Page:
“I’ve never been to a course were every single phase I thought I could fail out, but this one has challenged me through every phase, every test, every physical [challenge] we’ve had to go through,” said Sgt. Alexandria Adelman, a member of the 33rd Infantry Brigade Combat Team, Illinois Army National Guard.

    At the conclusion of the final road march on May 10, 153 Soldiers received their Air Assault wings, which they will wear proudly for the rest of their Army careers.

    Simultaneously to the Air Assault School, 49 Army National Guardsmen started the Army Pathfinder School. The 15 day course trained Soldiers on the proper use air mobile operations techniques.

    An Army Pathfinder is a specialist in navigating through unfamiliar terrain and establishing safe landing zones for use by Airborne and Air Assault Soldiers or Army aircraft. Pathfinders are often required to parachute into remote areas, find and prepare helicopter landing zones and coordinate with their headquarters for the air insertion of Soldiers and equipment.

    “Without qualified Pathfinders, ground unit commanders have a limited ability to coordinate with aviation support, provide terminal guidance to aircraft or establish helicopter landing zones and drop zones,” said Capt. James Sturges, the Warrior Training Center’s officer in charge of training at Camp Gruber.

    The Army Pathfinder School, which is also taught in three phases, teaches students to navigate on foot, establish and operate helicopter landing zones no matter the time of day, establish and operate parachute drop zones, conduct slingload operations, and provides air traffic control and navigational assistance for airborne operations.

    The first phase of the Pathfinder School is slingloads. The slingload instruction is more in depth and complex than what is taught in Air Assault as the course teaches a number of unique slingload techniques and delves much deeper into slingload theory.

    The next phase is helicopter landing zones, during which students learn how to use a number of aviation specific visual aids to establish safe and efficient landing zones. To successfully complete this phase, students must demonstrate the ability to set up a landing zone that is properly configured for the type of aircraft, the expected weather conditions and wind speed and direction.

    The final phase is drop zones, which are used to drop equipment and supplies into areas where helicopters cannot land. During this phase the students learn how to establish drop zones and guide aircraft onto the drop zone using both voice communication and aviation specific visual aids.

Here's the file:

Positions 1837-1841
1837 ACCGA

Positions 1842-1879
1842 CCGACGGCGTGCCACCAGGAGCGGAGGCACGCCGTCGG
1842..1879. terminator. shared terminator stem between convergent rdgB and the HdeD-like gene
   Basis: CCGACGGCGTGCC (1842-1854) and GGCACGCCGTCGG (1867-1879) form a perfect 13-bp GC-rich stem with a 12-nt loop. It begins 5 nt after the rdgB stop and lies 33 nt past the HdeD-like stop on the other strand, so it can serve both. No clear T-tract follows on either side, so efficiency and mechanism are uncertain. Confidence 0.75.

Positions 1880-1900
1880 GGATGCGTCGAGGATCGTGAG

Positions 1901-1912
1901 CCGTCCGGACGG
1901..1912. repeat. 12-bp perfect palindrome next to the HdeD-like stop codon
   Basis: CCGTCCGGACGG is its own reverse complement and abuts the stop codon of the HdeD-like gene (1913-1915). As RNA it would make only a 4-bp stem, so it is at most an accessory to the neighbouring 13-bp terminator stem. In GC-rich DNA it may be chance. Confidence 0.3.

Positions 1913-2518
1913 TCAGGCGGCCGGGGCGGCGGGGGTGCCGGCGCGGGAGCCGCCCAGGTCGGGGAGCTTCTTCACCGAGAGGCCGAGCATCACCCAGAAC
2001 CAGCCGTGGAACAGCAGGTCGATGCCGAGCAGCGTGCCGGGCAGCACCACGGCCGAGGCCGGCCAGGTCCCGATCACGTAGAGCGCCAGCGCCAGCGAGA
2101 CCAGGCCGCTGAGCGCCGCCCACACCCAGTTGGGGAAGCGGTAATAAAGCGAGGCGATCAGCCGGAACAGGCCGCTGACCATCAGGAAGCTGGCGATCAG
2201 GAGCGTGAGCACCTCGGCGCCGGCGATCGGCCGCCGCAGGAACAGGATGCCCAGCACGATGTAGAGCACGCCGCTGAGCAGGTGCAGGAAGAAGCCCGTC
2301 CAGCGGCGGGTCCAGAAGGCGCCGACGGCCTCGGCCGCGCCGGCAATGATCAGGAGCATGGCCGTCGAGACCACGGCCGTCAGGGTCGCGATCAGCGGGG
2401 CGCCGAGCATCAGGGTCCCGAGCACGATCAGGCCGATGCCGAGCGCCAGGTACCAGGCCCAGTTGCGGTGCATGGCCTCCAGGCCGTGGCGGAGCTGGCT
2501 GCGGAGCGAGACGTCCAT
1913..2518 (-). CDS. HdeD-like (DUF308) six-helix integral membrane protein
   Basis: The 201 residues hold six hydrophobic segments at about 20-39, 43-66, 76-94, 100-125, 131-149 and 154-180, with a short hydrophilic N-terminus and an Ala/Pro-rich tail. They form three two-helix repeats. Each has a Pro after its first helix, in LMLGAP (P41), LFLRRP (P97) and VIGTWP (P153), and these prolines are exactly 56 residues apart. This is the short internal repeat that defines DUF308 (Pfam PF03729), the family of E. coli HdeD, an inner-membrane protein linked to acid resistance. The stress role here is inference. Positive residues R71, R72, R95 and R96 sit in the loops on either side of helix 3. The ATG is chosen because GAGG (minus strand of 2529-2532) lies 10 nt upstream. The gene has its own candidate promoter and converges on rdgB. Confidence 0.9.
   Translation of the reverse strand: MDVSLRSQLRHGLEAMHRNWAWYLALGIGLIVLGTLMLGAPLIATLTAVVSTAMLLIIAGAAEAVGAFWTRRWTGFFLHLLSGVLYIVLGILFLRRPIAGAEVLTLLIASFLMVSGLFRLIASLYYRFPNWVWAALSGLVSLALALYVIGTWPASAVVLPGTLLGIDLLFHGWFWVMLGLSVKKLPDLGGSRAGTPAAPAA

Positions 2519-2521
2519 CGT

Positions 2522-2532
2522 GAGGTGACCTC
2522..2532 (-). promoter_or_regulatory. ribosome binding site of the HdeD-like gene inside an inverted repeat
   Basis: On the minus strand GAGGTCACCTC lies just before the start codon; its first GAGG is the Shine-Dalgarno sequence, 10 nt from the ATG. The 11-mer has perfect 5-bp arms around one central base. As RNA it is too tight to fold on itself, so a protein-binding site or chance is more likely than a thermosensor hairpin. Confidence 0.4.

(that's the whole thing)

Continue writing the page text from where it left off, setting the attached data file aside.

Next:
Having completed the course, the Pathfinder students bring new tools to their commanders that will aid them during training events and real world operation. “As a Pathfinder, I can go back to my chain of command and show them that we can set up drop zones and conduct training that we could not do before,” said Staff Sgt. Preston Griffing, a member of Operations Group Wolf, Indiana Army National Guard.

    A total of 24 Soldiers received their Pathfinder Badges and returned home ready to lead their units into and out of harm’s way.

    As the Pathfinder Course was concluded, the final special skill course, Rappel Master, got underway at Camp Gruber.

    The five-day course consists of just one phase focusing on the train-the-trainer concept. Students learn how to train Soldiers at their home units on numerous rappelling techniques and safety precautions, to include equipment inspections; preparation and rigging of an aircraft and rappel tower; and rappel master personnel inspection.

    The Rappel Master course culminates with the students serving as Rappel Masters and sending Soldiers out of an aircraft from an elevation of 90 feet.

    As certified Rappel Masters, the students can provide their units with the ability to train on rappelling operations at the unit level without the need for outside trainers.

    “Both courses have been great,” said Spc. Robert Parker, a member of the Alpha Company, 545th Brigade Engineers Battalion, 45th Field Artillery Brigade, Oklahoma Army National Guard, who successfully completed both the Air Assault and Rappel Master Courses. “I have really learned a lot, especially in the Air Assault School, and then to get to move right into Rappel Master has helped to shore up the skills I learned in Air Assault.”



    Date Taken: 05.17.2018
    Date Posted: 05.29.2018 08:04
    Story ID: 277410
    Location: CAMP GRUBER, OK, US